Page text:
190 JFP - 967 / 1,189 = 222 diff

You can see that much velocity change with different barrel lengths in other calibers.

rc

Paints
February 11, 2010, 02:32 PM
Let's not forget that the EAA Witness, at least in its basic form (the standard Wonder Finish with the new style rounded top slide) it is not a "true" 10mm handgun...it can only take the "FBI lite" loads (the vast majority of commercial 10mm ammo in the market)

I wasn't aware of that, thanks for correcting me.

Ken

saturno_v
February 11, 2010, 03:47 PM
I wasn't aware of that, thanks for correcting me.


No p.

More than one person (me included) thought that we found the perfect wood carry with the Witness 10mm until slides started cracking.

I heard that the older "squared top" slides (still used in the Match model) are stronger and with stiffer recoil springs can take the beating of the full power 10mm.

However, given my nightmare experience with EAA customer service...how they say "once bitten twice shy" and I bought a beautiful S&W 1006 used.

IdahoLT1
February 11, 2010, 04:37 PM
The only problem I've heard regarding the velocity of pistol bullets is about plated bullets. From what I've heard, its not recommend to load plated bullets past 1200fps. I'm not exactly sure of the reasoning so any additional info on this is appreciated.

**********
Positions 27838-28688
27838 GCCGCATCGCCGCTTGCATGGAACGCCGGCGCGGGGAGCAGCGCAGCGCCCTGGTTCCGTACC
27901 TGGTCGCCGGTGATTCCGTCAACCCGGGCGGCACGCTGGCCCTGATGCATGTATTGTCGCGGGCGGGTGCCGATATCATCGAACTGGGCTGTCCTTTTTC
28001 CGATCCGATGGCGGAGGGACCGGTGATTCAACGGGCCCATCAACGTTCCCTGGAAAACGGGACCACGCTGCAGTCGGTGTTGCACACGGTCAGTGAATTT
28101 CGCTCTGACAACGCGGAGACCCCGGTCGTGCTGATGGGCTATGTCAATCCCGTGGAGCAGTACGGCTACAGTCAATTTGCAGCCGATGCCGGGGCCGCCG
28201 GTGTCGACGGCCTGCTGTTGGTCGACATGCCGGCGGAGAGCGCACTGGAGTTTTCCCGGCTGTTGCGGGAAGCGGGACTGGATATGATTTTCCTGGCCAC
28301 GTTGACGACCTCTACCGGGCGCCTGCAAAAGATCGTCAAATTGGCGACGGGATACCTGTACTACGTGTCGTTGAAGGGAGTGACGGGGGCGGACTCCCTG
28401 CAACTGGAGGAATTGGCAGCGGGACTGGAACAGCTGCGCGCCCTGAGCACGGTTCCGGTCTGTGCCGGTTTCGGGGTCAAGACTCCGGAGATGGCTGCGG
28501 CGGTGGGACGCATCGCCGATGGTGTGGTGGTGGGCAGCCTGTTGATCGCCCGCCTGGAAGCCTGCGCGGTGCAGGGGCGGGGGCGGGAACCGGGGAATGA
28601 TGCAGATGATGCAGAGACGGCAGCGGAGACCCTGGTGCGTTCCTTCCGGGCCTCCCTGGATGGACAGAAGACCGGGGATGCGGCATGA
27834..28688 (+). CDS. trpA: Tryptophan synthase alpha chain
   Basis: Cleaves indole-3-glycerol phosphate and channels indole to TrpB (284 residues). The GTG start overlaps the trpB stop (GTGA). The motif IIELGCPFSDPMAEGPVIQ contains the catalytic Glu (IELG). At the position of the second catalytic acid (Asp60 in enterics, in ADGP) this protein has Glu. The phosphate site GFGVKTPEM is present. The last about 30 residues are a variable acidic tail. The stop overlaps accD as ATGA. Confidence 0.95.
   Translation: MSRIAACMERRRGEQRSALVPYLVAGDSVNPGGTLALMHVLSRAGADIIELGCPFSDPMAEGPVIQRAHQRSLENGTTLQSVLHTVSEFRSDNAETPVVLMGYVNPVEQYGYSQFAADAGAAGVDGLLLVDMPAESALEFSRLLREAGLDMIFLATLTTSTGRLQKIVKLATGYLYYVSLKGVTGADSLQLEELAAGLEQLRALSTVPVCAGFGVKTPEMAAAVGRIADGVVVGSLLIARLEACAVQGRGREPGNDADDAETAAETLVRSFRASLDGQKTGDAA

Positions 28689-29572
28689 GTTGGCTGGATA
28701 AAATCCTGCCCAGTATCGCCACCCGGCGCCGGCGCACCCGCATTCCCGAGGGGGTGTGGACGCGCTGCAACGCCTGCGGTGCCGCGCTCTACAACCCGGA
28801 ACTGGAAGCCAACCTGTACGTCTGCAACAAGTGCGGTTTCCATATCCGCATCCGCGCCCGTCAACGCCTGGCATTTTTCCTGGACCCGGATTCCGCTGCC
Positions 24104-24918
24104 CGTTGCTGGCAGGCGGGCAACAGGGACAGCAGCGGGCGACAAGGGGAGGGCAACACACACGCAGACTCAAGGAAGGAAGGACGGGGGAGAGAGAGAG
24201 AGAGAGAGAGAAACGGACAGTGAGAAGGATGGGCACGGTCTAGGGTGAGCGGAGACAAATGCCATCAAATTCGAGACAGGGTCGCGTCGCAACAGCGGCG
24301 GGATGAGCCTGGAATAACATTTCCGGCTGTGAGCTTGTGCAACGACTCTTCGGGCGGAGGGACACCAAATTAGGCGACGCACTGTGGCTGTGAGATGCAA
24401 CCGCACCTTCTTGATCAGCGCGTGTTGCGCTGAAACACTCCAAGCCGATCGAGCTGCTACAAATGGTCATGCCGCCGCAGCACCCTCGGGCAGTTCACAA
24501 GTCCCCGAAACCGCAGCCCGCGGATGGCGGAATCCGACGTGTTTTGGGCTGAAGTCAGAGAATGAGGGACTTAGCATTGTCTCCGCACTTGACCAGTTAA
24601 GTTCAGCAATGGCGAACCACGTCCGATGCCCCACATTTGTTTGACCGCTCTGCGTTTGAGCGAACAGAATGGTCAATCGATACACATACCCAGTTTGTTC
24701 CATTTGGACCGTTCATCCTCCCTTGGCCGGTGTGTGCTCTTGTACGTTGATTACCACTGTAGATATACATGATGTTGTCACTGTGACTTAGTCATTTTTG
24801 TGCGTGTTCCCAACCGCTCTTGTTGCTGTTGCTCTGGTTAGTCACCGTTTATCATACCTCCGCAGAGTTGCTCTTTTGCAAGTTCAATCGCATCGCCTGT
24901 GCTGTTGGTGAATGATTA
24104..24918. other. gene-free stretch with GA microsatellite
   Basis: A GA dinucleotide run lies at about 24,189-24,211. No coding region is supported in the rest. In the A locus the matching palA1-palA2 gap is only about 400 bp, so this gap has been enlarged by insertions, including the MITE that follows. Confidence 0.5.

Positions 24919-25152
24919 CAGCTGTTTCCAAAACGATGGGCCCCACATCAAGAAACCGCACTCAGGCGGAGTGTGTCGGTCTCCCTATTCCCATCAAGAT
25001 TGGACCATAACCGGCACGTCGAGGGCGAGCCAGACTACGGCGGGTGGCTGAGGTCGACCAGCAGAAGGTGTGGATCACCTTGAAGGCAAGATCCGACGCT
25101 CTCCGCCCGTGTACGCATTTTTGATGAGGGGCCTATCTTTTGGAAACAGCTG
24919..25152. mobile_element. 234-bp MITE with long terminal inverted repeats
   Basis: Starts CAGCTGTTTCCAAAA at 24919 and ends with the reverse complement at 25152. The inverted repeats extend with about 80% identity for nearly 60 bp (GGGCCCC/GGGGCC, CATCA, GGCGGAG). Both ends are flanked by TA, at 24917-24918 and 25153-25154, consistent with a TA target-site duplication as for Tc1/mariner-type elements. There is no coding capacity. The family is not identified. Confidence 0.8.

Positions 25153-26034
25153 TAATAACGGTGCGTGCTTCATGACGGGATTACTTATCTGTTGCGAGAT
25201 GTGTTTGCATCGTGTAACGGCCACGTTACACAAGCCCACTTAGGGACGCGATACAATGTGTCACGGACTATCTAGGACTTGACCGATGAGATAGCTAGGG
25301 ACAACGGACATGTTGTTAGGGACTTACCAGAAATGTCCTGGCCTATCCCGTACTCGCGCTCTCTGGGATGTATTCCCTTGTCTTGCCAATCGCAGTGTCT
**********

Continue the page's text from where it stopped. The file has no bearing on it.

The Lone Haranguer
February 11, 2010, 05:37 PM
The .40 S&W in its first loadings, with a .40-caliber, 180-grain bullet at ~950 fps, is nearly identical ballistically to the 1874 .38-40 WCF. :p

rcmodel
February 11, 2010, 05:43 PM
its not recommend to load plated bullets past 1200fps. I'm not exactly sure of the reasoning so any additional info on this is appreciated. It's because the plated jacket is very thin compared to a real bullet jacket.

Excess velocity can exceed the thin platings ability to hold in the rifling.

If it strips off, severe leading will result because you are then shooting un-lubricated soft lead slugs..

rc

Jed Carter
February 11, 2010, 06:05 PM
Surplus Nut,
It appears your thread has been hijacked to which is better .40 or 10mm. When your real question is which SIG pistol to get to shoot both the .40S&W and .357SIG. The answer is simple IMO, the SIG P226 in .40S&W with a drop in .357SIG barrel. I shoot 17 hand guns including 4 SIGs and a 556 rifle among others. If I could only own ONE it would be the P226 period, just my 2 cents. I almost forgot... Welcome to The High Road!

MachIVshooter
February 11, 2010, 06:19 PM
I've mostly seen .400 caliber bullets sold for .40 and 10mm. I would think given the velocity difference between the two rounds, loading the .40 bullets for 10mm might cause expansion problems in hollow points. Anyone know about this?

135's are too light for full power 10mm. They're cook at over 1,600 FPS and blow up on impact. It's like running 90 grain .380 bullets in a .38 Super. 150's are marginal. 180-200 is optimal for 10mm.

rcmodel
February 11, 2010, 06:23 PM
They're cook at over 1,600 FPSNot at SAAMI pressure they won't.